Students show appreciation to deployed soldiers

With Veteran’s Day fast approaching, St. Edward’s University continues to show appreciation towards those currently serving in the military through the Write a Letter to a Soldier campaign.

The Hilltop Student Veteran Association (HSVA) in conjunction with the St. Edward’s Veteran’s Affairs Office has adopted deployed military units for the past five years. They collect letters, cards and various items from students, faculty and staff, and mail them to these deployed units.

Types of items that are generally sent include beef jerky, sunflower seeds, individual- sized toiletries, nuts, candy, drink mixes and batteries, according to Veteran Affairs Coordinator, Chris Garcia.

“If we know the names of the soldiers in the unit, we make individual Christmas stockings for each one. We generally collect enough items to fill 20-30 boxes and we use about $300 in postage to mail the boxes. The goal is to just send a little holiday cheer from SEU and to say thanks for their service,” Garcia said. “Some professors offer extra credit if their students contribute to the drive.”

Garcia, along with St. Edward’s student Dianey Leal have been co-sponsoring the Write a Letter to a Soldier campaign for the past three years as a way to say thank you to those who have and those who are currently are serving in the military.

“I knew that I wanted to be involved with my community, but I just didn’t know where to start. Luckily, Lu Serna from Campus Ministry gave me the opportunity to discuss some of my ideas, one of which included writing letters to deployed soldiers,” Leal said. “He then referred me to Garcia. After talking to (Garcia), I knew very well that I wanted my project to honor our soldiers and that’s how Write a Letter to a Soldier initiated.”

Though Leal has no direct relationship to anyone serving in the military, she has still reaped the rewards and satisfaction from initiating the campaign. She simply admires the selfless contributions each individual shows towards the nation and feels that it is extremely important for citizens to show their support and appreciation.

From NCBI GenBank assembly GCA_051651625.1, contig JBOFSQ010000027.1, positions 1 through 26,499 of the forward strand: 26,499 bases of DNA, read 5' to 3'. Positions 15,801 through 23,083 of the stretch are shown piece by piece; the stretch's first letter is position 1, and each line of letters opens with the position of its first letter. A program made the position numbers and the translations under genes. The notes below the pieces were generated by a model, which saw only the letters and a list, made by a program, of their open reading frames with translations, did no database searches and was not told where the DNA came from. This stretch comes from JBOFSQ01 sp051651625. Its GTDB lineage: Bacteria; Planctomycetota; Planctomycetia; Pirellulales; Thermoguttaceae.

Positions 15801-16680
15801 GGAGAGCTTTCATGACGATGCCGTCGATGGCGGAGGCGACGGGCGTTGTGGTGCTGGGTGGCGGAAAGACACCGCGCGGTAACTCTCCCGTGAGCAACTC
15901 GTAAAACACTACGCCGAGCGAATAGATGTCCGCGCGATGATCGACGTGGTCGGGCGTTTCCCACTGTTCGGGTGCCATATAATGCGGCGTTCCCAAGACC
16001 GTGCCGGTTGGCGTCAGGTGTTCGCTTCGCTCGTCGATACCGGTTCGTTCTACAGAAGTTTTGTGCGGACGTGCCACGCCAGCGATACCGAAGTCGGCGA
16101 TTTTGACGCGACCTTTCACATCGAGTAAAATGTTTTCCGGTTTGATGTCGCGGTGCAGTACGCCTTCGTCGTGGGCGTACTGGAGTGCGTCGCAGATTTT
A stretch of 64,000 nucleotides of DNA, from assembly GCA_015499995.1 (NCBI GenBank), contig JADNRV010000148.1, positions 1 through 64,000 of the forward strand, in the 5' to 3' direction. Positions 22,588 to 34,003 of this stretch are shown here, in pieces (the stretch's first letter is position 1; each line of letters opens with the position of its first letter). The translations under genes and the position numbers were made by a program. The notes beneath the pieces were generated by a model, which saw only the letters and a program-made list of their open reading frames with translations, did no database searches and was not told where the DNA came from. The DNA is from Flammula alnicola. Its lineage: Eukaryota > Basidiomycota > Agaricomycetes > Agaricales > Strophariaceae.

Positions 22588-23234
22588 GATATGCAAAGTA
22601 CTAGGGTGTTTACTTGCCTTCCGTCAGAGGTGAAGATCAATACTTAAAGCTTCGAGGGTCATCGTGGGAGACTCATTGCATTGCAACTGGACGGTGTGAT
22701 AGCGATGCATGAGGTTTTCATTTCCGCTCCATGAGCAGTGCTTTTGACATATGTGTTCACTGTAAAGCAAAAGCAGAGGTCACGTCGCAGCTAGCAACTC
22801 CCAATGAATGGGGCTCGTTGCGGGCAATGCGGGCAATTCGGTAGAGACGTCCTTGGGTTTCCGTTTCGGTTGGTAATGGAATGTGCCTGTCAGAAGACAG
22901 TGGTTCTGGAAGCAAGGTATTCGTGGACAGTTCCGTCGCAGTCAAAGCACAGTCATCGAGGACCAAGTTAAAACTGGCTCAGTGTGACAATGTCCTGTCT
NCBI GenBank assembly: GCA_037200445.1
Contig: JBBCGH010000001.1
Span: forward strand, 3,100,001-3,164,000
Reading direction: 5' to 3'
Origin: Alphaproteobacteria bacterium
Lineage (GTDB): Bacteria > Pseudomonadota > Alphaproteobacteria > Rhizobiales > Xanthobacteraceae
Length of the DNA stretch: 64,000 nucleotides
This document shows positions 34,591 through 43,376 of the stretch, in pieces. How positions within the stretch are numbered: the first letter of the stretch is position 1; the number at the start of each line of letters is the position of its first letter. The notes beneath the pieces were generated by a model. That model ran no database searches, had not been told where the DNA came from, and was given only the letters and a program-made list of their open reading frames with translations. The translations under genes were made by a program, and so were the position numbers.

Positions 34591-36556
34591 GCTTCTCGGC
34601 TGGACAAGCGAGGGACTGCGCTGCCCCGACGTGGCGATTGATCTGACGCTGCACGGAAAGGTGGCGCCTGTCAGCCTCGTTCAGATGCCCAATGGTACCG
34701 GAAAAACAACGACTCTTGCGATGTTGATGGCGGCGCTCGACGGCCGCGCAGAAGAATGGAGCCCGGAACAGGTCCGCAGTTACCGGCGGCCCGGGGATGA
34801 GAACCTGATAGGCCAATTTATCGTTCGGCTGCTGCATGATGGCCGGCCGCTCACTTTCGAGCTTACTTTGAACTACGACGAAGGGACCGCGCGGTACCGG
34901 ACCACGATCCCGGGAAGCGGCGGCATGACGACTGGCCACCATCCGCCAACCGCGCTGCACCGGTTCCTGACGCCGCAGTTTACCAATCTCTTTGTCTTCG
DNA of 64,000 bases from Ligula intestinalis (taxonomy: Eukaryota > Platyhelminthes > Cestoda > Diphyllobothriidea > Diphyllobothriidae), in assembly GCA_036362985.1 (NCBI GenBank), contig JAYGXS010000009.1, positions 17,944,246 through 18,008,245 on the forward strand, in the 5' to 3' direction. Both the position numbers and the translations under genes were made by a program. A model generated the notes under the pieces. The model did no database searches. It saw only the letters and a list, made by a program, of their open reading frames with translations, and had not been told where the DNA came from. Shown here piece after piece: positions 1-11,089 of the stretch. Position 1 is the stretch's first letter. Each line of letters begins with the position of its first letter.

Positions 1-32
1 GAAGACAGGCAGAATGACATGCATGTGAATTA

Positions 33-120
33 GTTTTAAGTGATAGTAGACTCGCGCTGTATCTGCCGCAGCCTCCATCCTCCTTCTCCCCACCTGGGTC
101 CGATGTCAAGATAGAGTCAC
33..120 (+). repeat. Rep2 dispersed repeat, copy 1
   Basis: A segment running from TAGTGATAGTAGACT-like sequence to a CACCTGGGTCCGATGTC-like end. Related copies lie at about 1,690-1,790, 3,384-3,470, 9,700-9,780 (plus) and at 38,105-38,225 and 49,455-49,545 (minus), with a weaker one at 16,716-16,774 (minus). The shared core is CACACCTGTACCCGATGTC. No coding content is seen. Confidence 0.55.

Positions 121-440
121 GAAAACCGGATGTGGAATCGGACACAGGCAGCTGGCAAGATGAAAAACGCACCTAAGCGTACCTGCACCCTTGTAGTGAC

“Most people assume that I have a family member in the military when I talk to them about this project, but I don’t. I simply want to show my appreciation towards these men and women who continue to devote their time and energy to protecting us and our country’s core principles,” Leal said.

Leal understands that everyone shares different opinions when it comes to certain issues, such as war. What she believes is the most important part of this campaign is to recognize the soldiers, and not people’s conflicting views.

“Regardless of where people stand on their opinion of war, I think it’s important that we all come together to support these men and women for their selfless contributions to our nation. It is because of them that we continue to enjoy our freedom and writing a letter to show our appreciation is a great way to remind them that we support them,” Leal said.

Write a Letter to a Solder started off as a small campaign with not many students aware of it. Through the help of different organizations, particularly the College Assistance Migrant Program (CAMP), the Veteran Association, the Health Services office and the Financial Aid office, it has helped the project successfully grow year to year.

Each year CAMP students make posters and yellow ribbons, bake goodies, and informing other students about it.

Both Garcia and Leal agree that the response from students and faculty has been overwhelming and it is admiring to see how supportive the St. Edward’s community is.

“I feel honored to be a part of such a supportive community. This project has been successful thanks to the wonderful people who continue to support our cause,” Leal said.

Like Leal, sophmore Maria Cantu also finds a lot of personal reward through the campaign.

“If a simple letter, drawing, or a small care package will make (soldiers) feel happy and appreciated and loved, then we should do everything we can to make this happen,” Cantu said.

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